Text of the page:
May is mental health month and a recent blog post in PyschCentral about social media and mental health surmised research findings that point to correlations of increased levels of anxiety and use of Facebook. The conclusions indicate that the people who are vulnerable to self-esteem issues or depression are more likely to experience greater levels of stress and anxiety using Facebook and feel compelled to use it more, while face to face encounters promoted a greater sense of well being.
And for our youth who are digital natives and spend a good amount of time in the cyber realm, this is a significant consideration as our minor children are still developing their sense of identity and individual resiliency; they are indeed vulnerable to undue influence. So it is perhaps not surprising that mental health issues among youth are increasing.
According to a recent report by the Lucille Packard Foundation for Children’s Health, mental health hospitalization rates are rising for teenagers ages 15-19 in California: their mental health hospitalization rate rose 34% between 2007 and 2012, and in 2012, children and teens faced mental health concerns serious enough to warrant nearly 38,000 hospitalizations.
Related reading: Anxiety in the network: Restoring the brain
Erin Ambrose is a marriage and family therapist and psychology instructor at William Jessup University in Rocklin, observes that there appears to be an increase trend in mental health issues for youth, which is also perhaps an indicator that we are also paying more attention. “I do think mental health issues are increasing for our youth and the statistics indicate that. There are lots of things in life for our kids now that make life challenging,” she said. “Plus we are paying more attention to these things now. I think the mindset in the past was that children didn't suffer with mental health problems but we know differently now.”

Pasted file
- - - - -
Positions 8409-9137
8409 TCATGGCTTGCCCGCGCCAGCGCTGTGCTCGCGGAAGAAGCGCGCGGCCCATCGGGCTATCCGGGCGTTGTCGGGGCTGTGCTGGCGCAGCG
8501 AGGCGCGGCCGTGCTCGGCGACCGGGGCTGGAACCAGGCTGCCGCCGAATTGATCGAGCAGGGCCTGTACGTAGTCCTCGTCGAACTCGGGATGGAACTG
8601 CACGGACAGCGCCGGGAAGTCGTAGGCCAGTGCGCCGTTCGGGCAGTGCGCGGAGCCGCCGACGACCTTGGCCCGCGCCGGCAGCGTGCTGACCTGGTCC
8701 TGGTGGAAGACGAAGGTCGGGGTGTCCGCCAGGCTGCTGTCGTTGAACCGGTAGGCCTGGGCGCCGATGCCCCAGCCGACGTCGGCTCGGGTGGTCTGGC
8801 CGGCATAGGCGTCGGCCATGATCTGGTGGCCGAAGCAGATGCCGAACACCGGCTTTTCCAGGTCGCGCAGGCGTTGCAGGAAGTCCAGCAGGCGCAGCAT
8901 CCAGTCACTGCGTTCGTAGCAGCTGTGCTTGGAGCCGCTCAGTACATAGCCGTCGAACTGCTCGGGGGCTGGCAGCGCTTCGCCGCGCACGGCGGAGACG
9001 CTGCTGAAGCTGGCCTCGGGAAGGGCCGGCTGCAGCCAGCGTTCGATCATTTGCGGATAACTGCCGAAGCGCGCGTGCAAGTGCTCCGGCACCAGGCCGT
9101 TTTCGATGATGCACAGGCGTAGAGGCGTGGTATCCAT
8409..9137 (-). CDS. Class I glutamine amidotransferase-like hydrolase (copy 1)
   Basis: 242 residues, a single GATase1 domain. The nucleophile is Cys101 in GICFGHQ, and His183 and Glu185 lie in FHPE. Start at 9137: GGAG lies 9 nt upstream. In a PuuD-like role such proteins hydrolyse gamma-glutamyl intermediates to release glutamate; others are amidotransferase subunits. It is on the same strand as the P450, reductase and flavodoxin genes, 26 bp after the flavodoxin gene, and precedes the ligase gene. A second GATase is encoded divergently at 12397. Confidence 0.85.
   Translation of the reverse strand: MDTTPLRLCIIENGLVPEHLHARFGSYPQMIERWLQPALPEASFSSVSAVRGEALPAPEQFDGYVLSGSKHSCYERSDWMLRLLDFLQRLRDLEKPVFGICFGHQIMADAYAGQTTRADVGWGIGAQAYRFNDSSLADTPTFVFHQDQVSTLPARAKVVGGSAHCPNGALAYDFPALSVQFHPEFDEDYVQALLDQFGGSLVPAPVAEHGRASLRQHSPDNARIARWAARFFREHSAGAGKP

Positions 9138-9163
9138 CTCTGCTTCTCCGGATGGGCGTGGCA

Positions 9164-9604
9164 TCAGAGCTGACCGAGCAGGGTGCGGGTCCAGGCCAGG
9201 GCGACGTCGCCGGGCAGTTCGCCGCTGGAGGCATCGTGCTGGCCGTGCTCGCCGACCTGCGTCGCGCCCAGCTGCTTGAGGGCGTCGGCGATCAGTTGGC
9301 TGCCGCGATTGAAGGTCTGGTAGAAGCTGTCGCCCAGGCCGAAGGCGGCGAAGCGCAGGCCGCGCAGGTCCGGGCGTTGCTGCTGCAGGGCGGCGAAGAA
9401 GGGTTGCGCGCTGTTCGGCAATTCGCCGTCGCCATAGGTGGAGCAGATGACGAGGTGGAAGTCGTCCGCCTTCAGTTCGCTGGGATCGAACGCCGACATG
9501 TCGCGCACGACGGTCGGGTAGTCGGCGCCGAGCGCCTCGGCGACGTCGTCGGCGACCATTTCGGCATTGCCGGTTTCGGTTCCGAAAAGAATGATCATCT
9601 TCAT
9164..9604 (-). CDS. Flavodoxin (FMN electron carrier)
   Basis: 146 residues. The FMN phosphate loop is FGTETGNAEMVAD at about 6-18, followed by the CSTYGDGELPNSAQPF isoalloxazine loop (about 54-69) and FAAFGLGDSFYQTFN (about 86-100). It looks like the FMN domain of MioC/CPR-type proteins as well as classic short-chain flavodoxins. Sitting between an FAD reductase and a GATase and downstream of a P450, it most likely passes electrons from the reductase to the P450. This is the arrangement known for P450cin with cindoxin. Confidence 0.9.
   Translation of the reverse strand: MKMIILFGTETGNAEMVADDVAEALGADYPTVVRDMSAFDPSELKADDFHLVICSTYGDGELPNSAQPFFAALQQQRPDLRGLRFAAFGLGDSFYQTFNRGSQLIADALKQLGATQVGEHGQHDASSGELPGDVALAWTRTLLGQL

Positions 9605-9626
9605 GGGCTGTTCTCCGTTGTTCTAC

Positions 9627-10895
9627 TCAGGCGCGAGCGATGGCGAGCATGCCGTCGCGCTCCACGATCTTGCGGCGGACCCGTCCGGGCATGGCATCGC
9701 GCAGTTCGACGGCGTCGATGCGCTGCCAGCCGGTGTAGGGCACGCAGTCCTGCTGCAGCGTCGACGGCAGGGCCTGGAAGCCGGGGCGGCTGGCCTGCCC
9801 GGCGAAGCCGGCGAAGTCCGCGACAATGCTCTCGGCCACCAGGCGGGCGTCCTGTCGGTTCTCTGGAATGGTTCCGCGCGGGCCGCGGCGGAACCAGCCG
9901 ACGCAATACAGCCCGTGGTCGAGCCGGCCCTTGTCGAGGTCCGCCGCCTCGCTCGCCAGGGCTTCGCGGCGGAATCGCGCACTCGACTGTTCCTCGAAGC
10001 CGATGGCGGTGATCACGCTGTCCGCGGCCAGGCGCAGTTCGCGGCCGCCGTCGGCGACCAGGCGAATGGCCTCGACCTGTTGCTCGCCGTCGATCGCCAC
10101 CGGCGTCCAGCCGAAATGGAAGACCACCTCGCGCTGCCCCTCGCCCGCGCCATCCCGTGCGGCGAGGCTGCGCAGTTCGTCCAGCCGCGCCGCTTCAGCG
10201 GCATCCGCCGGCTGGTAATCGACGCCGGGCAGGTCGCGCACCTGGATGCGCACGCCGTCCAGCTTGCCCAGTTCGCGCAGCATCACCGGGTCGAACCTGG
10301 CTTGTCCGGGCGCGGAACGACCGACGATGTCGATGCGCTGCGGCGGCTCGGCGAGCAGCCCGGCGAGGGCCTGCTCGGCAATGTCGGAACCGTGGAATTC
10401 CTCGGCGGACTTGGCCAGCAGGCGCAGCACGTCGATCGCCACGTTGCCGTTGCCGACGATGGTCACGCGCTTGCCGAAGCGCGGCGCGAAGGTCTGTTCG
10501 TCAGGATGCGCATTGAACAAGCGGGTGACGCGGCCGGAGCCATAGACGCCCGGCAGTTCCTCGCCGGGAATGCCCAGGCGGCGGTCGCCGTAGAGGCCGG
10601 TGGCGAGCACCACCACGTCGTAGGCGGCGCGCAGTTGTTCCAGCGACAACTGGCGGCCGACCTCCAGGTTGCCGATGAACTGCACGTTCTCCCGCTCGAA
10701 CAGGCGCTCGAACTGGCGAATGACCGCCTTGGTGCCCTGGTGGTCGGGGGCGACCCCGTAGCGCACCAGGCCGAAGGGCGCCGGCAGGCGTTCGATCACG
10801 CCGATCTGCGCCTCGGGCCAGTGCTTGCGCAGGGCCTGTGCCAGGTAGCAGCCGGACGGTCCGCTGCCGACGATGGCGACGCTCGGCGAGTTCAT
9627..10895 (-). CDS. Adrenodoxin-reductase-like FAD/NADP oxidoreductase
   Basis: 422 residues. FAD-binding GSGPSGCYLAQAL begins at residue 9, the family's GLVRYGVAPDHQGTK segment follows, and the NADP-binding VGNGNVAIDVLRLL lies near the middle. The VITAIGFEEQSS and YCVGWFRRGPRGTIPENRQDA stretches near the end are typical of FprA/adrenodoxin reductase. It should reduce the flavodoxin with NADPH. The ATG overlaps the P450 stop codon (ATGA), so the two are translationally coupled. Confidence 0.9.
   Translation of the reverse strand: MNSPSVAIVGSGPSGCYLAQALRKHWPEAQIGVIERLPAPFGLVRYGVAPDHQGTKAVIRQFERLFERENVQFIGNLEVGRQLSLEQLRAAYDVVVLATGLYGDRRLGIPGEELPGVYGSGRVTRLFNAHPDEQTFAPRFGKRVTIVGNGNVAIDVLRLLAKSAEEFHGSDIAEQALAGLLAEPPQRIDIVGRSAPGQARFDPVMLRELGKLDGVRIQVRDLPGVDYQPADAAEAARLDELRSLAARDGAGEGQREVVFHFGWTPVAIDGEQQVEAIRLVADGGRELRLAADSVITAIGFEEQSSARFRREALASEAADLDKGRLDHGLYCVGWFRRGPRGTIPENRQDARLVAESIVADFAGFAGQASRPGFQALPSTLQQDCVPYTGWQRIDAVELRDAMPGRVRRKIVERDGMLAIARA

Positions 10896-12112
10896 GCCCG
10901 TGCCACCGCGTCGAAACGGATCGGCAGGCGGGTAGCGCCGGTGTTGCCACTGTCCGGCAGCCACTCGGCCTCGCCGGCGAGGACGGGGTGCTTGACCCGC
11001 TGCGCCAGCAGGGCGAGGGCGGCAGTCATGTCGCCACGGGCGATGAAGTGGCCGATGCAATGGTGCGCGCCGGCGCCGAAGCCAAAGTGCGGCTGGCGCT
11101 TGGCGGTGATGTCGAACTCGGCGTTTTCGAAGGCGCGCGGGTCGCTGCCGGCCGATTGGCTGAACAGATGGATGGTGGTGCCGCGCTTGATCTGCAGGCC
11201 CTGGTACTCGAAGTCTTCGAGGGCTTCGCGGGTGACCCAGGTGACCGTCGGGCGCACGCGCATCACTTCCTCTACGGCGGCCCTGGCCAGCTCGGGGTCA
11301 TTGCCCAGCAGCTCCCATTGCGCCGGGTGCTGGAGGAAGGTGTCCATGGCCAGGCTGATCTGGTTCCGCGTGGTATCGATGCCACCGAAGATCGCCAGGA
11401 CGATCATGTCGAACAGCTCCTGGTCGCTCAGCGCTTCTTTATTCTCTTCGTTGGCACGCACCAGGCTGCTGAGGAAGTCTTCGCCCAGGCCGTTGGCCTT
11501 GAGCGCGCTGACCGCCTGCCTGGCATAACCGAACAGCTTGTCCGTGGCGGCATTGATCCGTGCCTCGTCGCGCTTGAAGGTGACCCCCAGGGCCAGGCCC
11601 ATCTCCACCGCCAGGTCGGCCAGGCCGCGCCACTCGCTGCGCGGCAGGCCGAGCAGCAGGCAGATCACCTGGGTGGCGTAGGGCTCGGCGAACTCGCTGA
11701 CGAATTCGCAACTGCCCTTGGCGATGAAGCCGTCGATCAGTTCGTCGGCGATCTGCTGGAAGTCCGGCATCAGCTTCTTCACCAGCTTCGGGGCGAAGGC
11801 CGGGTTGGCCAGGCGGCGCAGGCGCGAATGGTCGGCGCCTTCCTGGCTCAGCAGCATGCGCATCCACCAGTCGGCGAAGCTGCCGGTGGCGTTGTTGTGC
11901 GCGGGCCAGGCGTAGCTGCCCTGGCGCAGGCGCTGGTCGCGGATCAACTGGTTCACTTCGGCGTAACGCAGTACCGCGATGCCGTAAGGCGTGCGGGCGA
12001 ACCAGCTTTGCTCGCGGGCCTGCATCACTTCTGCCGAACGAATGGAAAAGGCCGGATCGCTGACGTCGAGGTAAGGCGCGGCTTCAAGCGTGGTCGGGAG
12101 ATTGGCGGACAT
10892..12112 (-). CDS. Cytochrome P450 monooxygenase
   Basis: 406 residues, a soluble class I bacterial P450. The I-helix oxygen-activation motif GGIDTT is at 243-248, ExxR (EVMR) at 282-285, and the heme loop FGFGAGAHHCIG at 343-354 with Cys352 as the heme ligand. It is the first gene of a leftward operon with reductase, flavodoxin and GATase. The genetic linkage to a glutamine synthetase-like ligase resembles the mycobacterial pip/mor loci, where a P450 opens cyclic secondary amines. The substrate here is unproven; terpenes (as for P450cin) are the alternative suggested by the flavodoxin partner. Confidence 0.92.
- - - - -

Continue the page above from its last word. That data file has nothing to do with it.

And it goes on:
What parents can do
According to Ambrose, parents can do much to support an environment where kids feel safe to talk about their emotions. “I would say the number one thing parents can do is validate a child's feelings and never tell them they don't (or shouldn't) feel something,” she said. “I think sometimes parents just want to help a child feel better so they might tell a child ‘Oh, it's not that bad’. But this undermines children's sense of knowing themselves,” she said.
According to Ambrose, when you tell a child not to have the emotional reaction they are having, it inspires more question and doubt about themselves, not peace. “Much better is to tell a child, ‘I know this is hard and your feelings are difficult to feel. We will be with you and support you. You won't always feel so down,’” she said.
Probably the most important thing a modern parent can do to empower their children is to become comfortable talking about emotion so that they can recognize that negative emotions are not facts. While feelings are very real experiences, they are not the facts – they are reactions. That objectivity can serve children to build resiliency to a cyber-powered world that can appear to convince the individual that he or she is not enough; not rich enough, pretty enough, or smart enough.